Tag Archives: Suffering

Christian Copycat

In Bible Study last week we just finished up our study of St. Paul’s first epistle to the Thessalonians. During our time together, it struck me how many times the subject of “imitation” is raised in the letter. In this post I’d like to take a brief survey of these references.

Likeness in Jesus Alone?

The first example of imitation and mimicry appears in the very first chapter of the epistle:

And you became imitators of us and of the Lord, for you received the word in much affliction, with joy inspired by the Holy Spirit… – 1 Thessalonians 1:6

This is typically the verse that I reach for when speaking with Christians who object to the Catholic devotion to Saints, and who tell me that “The only person we need to imitate is Jesus”. Clearly, this wasn’t the opinion of St. Paul, who speaks proudly of how his fledgling congregation imitates, not only Lord, but also the senders of this letter (Paul, Timothy and Silas).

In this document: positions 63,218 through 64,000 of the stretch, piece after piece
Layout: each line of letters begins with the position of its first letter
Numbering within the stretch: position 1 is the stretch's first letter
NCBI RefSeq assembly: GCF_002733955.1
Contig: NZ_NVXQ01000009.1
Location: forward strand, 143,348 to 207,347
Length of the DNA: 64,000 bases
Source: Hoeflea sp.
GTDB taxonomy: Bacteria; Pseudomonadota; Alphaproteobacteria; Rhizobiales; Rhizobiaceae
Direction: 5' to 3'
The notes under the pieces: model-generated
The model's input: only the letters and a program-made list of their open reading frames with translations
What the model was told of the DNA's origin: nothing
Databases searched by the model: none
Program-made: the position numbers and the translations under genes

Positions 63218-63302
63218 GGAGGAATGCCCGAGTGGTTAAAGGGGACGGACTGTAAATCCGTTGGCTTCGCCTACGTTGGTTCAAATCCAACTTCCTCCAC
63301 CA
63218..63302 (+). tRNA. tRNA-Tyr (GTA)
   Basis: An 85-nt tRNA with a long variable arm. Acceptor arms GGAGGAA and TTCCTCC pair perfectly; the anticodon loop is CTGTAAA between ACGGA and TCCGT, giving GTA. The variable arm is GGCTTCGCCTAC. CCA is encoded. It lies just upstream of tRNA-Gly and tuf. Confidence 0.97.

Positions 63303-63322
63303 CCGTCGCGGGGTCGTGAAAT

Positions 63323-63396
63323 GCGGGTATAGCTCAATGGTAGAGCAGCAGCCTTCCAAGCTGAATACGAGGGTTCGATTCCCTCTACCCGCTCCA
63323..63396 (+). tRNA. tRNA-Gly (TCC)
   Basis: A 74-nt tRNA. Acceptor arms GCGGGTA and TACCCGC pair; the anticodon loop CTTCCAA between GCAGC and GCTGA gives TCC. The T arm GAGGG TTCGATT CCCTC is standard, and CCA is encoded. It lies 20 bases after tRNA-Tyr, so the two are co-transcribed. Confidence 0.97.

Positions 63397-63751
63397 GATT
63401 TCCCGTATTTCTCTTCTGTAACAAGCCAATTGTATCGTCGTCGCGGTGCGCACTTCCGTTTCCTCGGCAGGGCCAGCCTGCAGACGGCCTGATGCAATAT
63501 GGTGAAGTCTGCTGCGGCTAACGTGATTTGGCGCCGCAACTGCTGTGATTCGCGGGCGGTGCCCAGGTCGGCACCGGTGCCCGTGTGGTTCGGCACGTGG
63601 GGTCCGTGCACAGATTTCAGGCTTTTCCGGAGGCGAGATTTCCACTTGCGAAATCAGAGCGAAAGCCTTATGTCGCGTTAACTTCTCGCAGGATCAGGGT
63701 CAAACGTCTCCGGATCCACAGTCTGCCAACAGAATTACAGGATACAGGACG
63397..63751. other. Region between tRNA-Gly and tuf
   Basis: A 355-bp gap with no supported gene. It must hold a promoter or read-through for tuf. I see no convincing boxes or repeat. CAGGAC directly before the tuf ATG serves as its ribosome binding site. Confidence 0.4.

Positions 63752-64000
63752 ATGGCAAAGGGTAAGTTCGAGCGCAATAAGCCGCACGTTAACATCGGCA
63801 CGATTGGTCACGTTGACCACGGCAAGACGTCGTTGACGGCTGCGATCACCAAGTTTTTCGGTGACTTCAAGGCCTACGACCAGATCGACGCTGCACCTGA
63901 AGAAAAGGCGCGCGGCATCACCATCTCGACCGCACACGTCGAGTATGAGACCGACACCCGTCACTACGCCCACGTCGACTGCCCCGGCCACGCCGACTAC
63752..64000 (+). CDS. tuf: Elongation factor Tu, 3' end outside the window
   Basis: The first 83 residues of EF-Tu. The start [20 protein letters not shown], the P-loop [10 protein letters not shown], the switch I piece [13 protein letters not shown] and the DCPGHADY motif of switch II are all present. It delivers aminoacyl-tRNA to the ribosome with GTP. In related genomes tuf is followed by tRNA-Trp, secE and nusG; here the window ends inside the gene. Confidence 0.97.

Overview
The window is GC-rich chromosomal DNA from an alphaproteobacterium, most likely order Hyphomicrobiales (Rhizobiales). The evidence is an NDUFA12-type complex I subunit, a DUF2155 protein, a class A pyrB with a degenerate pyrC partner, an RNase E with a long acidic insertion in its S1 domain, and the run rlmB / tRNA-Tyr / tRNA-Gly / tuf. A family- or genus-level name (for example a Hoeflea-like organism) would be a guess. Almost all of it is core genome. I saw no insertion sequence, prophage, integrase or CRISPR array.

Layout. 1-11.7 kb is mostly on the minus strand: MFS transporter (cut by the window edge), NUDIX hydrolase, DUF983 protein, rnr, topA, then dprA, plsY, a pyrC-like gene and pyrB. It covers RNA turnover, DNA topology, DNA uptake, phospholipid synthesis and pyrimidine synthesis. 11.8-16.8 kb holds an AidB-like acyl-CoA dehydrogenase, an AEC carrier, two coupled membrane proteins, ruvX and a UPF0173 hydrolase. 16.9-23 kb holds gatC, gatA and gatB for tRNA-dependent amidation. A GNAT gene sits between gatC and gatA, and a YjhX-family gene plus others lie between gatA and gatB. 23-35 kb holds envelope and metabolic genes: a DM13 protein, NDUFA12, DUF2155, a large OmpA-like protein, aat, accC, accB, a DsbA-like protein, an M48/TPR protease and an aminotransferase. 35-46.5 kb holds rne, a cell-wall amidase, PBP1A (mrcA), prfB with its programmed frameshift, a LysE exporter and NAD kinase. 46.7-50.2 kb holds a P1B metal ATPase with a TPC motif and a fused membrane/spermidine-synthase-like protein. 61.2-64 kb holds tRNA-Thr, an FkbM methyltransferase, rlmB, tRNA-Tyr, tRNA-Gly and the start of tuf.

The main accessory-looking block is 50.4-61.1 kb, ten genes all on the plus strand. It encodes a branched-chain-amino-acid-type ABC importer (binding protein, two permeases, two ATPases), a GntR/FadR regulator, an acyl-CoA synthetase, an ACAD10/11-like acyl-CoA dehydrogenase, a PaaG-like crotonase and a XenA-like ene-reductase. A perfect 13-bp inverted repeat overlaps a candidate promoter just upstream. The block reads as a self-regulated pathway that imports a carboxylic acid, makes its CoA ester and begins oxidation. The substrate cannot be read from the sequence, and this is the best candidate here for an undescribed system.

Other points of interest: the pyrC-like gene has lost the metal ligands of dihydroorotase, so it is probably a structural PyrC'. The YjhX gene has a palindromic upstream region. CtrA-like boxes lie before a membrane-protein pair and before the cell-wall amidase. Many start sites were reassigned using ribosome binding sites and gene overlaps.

In that first chapter Paul describes himself as a nursing mother and a loving father:

But we were gentle… among you, like a nurse taking care of her children… for you know how, like a father with his children – 1 1 Thessalonians 2:7,11

Given these loving parental terms, it’s hardly surprising that the Thessalonians began to imitate the evangelists.

Mimics

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Music Monday: Blessings

This week’s Music Monday entry is “Blessings” from Laura Story, a profound song which attempts to answer, in part, the hardest question of the Christian life: why does God allow suffering?

We pray for blessings, we pray for peace
Comfort for family, protection while we sleep
We pray for healing, for prosperity
We pray for Your mighty hand to ease our suffering
All the while, You hear each spoken need